Long, cool shadows covered most of my garden. I stopped hoeing the weedy pathway for a moment to rest. My daughter Tammie, sitting in a red chair next to my garden’s tea table, looked up from reading and asked, “Why don’t you let me hoe for a little while?”
Responding indignantly, I exclaimed, “No! You are visiting me and I will not put you to work! I love your company, though, and enjoy hearing the interesting things you share from the article you’re reading.
Sighing, Tammie admitted, “I wish I could help you, but realize it takes me so long to do things, it probably is easier for you to just do it yourself.”
I reiterated, “I love having you with me. If the mosquitos aren’t bothering you, all I want is for you to sit and keep me company.”
Glancing over her shoulder at the western horizon, my daughter commented, “I love these long days. The sun is still above the trees across the road. It’ll still be light when it’s 9 pm.”
Sitting down on a garden stool next to vigorously growing onion sets, I agreed, “I love these long days at the end of June, too. We have at least four more hours of light today yet. There’ve been many a June evening that I’ve worked in the garden until eight-thirty.”
Leaning forward, I began to pull small weeds from around onion greens. They pulled out easyily and the clear ground made the month-old plants look large and healthy. I commented wonderingly, “It’s strange, but I get so much more satisfaction from weeding than harvesting.”
Looking beyond me, Tammie quietly alerted, “Mom, look. That stray, dark brown tabby we often see around the yard has come into the hoop building.”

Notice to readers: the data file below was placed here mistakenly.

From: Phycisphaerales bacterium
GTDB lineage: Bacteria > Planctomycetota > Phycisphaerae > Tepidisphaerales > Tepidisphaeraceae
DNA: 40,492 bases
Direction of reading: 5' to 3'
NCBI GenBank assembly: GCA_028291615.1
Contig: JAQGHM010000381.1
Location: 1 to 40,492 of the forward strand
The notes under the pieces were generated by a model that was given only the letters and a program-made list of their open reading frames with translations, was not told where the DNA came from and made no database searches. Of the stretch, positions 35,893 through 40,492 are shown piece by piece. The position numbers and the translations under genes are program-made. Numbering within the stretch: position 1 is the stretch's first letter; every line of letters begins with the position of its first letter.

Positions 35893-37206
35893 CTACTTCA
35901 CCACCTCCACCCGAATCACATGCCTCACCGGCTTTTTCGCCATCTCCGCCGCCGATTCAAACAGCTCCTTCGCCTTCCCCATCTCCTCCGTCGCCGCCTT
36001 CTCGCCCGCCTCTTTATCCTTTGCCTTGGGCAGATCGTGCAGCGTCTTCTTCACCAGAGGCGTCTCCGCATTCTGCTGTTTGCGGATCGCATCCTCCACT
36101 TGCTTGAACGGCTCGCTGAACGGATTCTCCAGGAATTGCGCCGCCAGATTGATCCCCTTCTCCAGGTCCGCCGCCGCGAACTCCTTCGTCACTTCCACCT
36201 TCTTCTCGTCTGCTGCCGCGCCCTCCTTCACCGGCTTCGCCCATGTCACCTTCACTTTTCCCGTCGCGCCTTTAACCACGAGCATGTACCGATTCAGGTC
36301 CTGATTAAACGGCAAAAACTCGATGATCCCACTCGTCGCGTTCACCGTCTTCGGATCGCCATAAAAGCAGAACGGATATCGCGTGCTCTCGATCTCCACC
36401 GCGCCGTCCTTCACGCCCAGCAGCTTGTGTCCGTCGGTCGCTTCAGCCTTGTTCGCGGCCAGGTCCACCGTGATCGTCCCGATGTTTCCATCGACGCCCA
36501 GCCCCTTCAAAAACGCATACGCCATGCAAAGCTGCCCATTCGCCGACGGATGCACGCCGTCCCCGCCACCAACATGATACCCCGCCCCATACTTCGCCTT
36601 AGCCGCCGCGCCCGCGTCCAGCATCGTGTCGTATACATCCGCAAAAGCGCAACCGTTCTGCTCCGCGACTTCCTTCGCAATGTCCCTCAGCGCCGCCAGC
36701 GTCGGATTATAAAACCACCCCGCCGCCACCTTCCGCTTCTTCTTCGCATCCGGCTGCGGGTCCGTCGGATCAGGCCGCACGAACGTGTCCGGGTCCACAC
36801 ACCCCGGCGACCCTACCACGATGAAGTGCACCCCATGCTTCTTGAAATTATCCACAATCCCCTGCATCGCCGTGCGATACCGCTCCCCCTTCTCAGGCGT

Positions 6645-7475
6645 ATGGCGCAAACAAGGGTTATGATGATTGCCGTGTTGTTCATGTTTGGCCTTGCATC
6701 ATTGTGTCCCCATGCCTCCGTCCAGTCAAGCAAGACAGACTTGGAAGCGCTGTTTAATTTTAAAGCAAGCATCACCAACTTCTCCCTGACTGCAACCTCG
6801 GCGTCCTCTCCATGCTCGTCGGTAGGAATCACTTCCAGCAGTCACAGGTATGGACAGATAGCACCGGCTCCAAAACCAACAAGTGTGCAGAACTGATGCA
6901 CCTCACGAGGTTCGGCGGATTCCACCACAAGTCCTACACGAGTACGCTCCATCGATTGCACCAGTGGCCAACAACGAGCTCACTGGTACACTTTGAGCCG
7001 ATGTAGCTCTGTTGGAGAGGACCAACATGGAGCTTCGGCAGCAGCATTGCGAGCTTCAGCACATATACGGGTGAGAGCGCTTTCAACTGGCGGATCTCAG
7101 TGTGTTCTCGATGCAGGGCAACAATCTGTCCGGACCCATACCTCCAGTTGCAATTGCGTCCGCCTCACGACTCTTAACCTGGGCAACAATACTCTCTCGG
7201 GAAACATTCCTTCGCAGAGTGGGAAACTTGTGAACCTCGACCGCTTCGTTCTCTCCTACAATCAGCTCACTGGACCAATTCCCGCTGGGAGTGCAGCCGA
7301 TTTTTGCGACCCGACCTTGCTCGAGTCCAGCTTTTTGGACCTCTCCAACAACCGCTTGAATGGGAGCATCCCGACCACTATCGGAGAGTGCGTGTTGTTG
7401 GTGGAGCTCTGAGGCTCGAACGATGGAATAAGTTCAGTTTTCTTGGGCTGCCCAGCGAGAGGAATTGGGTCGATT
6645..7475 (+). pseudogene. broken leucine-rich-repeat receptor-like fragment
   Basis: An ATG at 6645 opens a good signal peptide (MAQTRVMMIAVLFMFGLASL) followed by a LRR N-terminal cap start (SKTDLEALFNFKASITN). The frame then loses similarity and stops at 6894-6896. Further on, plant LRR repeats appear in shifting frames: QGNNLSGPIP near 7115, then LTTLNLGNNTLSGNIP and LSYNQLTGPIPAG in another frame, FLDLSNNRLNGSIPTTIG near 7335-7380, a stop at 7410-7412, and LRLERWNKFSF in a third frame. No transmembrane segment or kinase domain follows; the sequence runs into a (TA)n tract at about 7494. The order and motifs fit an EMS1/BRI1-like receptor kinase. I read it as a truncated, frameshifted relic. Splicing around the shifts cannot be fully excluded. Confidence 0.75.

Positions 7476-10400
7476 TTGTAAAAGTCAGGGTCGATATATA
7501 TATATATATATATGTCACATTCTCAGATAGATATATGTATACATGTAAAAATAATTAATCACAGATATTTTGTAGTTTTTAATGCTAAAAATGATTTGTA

I turned to look. The sleek, feral cat was doing well for himself. His body was muscular and he walked with confidence like a much larger jungle cat. Seeing a bird in one of the rows, he lowered and slinked forward. Spotting the cat, the bird flew to the plastic ceiling, bumping into it recklessly. In its fright, it had forgotten how to get out of the building.
I shouted loudly, “We don’t want you in here. Leave the bird alone, he’s not going to be your supper tonight.” The cat turned, looked disdainfully at me, and stalked out. Crisis avoided, I returned to my job.
Alternating between hoeing and sitting on the stool to weed around plants, I felt happy. My hoop building garden felt cozy and I was having a good time. When I started to feel tired, I knew it was time to quit for the day. I pointed out to my daughter, “Look at the young plants, don’t they look beautiful? They’re growing fast because they don’t have weeds around their knees to hinder them.”
I always intend to work several hours each week in the garden. But in July, a wave of high heat and humidity descended on Central Wisconsin. I don’t do well in heat, so I didn’t work in the garden. The few times the weather was nicer, I was busy or away from home.
In August my left knee hurt so badly I didn’t want to work in the garden. I complained to my daughter, “Even though the garden looked so nice at the end of June, it’s a weedy mess now!”
Tammie consoled, “You always say your garden gets weedy in August.”
I responded with exasperation, “It did, but only because I was busy harvesting and storing the vegetables!”
Shamed by how bad my garden looked, one day I determined it was finally time for me to get back to work. Putting on work gloves, I began digging a hole to bury kitchen scraps. Before I could finish, a large insect rose up from a nearby bank of weeds and stung my index finger through my glove. The pain was deep and mind-bending, like having a root canal without novocaine
Running to the house, I rubbed cortisone on the finger and iced it. Later that evening, it was still throbbing. By then the entire hand was red, swollen, and itched in a way no amount of scratching could relieve.
Feeling sorry for myself, I whined to my daughter that evening, “The garden didn’t like being shunned in favor of my comfort this summer. When I was out there today, it sent a wasp to sting me.”
Tammie responded with an indignant tone of voice, “That naughty garden!”